Managing links and URLs with T4MVC in VS .NET

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21.2 Managing links and URLs with T4MVC
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Out of the box, ASP.NET MVC contains many opportunities to get tripped up with magic strings, especially with URL generation. Magic strings are string constants that
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are used to represent other constructs, but with an added disconnect that can lead to subtle errors that only show up at runtime. To provide some intelligence around referencing controllers, views, and actions, the T4MVC project helps by generating a hierarchical code model representation for use inside controllers and views. In listing 21.8, our Edit action contains a BeginForm method call that references the Save action on the Profile controller, using magic strings to build the URL for the form element.
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Listing 21.8 A brittle Edit view with magic strings
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<% using (Html.BeginForm("Save", "Profile")) {%> <%= Html.EditorForModel() %> <p> <input type="submit" value="Save" name="SaveButton" /> </p> <% } %>
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The magic strings in listing 21.8 lie in the Html.BeginForm method. The strings "Save" and "Profile" are route data that refer to a ProfileController class and Save method. If we were to change the name of our controller and action via built-in refactoring tools, our Edit view would then break. Ideally, all the places where we reference controllers, actions, views, and route values by magic strings could be replaced by something more resilient to the inevitable changes we see in most projects. In the previous section, we saw hard-coded route data values reference "area". If we were to accidentally mistype or misspell the area route entry or value, our application would break at runtime. To eliminate these potential problems, we have two options. We can use constants and strongly typed, expression-based URL generation, or we can use a form of code generation that allows us to easily reference views, controllers, and actions. The T4MVC project, which is part of MvcContrib (http://mvccontrib.org), uses T4 (Text Template Transformation Toolkit) templates to generate extension methods, view name constants, and action link helpers to eliminate the pesky magic strings that would otherwise litter our application. The T4MVC templates use the T4 templating technology introduced with Visual Studio 2008. To use T4MVC, we first need to download the latest T4MVC release from http://mvccontrib.codeplex.com/ wikipage title=T4MVC and place the following two files in the root of our application:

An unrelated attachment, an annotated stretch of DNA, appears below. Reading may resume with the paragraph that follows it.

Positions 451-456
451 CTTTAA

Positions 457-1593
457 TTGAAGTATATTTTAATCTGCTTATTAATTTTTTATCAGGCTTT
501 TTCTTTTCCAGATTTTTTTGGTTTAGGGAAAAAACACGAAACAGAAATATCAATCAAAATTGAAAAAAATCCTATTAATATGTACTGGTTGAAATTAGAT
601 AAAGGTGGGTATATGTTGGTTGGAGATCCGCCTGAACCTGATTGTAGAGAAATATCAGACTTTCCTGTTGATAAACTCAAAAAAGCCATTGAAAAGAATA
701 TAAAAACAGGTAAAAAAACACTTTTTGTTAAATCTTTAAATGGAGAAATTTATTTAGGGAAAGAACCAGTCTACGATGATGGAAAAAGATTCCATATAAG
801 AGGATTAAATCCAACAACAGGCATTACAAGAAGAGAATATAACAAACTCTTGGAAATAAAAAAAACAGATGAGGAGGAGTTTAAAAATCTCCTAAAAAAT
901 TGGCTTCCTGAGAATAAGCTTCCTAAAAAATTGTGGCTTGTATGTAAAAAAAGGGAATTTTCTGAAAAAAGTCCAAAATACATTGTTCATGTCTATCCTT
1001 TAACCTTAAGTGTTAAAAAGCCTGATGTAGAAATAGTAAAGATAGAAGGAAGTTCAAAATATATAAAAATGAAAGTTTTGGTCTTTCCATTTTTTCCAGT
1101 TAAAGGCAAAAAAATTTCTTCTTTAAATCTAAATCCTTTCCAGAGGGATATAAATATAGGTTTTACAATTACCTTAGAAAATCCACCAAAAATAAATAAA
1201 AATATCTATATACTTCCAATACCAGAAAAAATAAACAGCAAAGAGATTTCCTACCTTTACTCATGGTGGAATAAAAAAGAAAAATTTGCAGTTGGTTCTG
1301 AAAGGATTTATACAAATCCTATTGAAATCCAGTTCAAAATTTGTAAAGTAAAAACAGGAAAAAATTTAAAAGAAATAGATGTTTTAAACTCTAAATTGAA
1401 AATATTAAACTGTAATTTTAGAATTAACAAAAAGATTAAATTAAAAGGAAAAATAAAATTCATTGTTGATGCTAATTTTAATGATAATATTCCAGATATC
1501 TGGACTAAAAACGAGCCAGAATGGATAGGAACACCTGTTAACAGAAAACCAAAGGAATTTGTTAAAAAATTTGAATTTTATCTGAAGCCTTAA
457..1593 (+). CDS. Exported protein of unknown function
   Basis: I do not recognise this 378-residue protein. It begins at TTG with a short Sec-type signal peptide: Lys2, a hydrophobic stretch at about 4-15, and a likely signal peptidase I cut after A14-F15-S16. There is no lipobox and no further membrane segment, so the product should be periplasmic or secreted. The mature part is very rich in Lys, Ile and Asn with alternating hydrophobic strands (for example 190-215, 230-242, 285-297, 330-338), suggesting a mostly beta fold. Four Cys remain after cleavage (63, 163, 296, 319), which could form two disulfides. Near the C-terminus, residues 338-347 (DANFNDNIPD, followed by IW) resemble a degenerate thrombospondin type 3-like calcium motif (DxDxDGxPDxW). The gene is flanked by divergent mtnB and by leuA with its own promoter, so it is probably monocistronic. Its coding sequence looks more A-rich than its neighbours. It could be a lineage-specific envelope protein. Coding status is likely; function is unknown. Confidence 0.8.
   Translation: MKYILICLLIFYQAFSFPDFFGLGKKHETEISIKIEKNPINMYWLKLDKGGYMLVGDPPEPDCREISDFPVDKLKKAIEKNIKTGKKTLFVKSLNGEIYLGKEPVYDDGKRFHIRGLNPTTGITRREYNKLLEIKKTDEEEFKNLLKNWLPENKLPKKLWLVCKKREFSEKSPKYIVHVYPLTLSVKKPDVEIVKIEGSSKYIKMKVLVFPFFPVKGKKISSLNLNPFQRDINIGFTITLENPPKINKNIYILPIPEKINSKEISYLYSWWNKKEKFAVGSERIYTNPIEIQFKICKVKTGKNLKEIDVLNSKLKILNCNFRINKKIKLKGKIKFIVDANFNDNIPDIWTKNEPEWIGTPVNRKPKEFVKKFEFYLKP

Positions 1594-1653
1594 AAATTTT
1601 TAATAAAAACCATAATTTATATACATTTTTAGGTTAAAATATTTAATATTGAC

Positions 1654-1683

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T4MVC.tt T4MVC.settings.t4
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Figure 12.7 Our application, including the two T4MVC template files
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In figure 21.7, we see these two files added to the root of our MVC application.
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Managing links and URLs with T4MVC
The T4 template security dialog
When the T4MVC templates are added to the project, or when the project is built or run, the templates are regenerated. In some environments, a security dialog box may pop up, as shown in figure 21.8. You can check the Do Not Show This Message Again check box if you don t want this dialog box showing up again, and click the OK button to run the template generation. The T4MVC template modifies existing controllers, making them partial classes, and generates a set of helper files. These helper files, shown in figure 21.9, include a set of codegenerated controller partial classes Figure 21.9 Helper files generated from the T4MVC and extension methods. templates With partial classes, the T4MVC templates generate a set of helper methods and properties that allow us to easily refer to controllers, actions, and views from anywhere in our application. For example, the original LogOff action in the AccountController was rife with magic strings, as shown in listing 21.9.
Listing 21.9 The original LogOff action
public virtual ActionResult LogOff() { FormsService.SignOut(); return RedirectToAction("Index", "Home"); }
Instead of referring to the Index action on the Home controller by strings, we can instead navigate the hierarchy created in the generated MVC class shown in listing 21.10.
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Listing 21.10 Using the generated MVC class to refer to controllers and actions
public virtual ActionResult LogOff() { FormsService.SignOut(); return RedirectToAction(MVC.Home.Index()); }
Internally, the new RedirectToAction method lives on the generated partial controller class. The Index method in listing 21.10 records the controller and action name, allowing the generated RedirectToAction method to build the correct ActionResult. All of this is behind the scenes, and our existing controllers can start using the new generated overloads to generate ActionResult objects. In our views, we ll use some generated HtmlHelper extension methods for generating action links and URLs. Listing 21.11 shows our modified logon partial.
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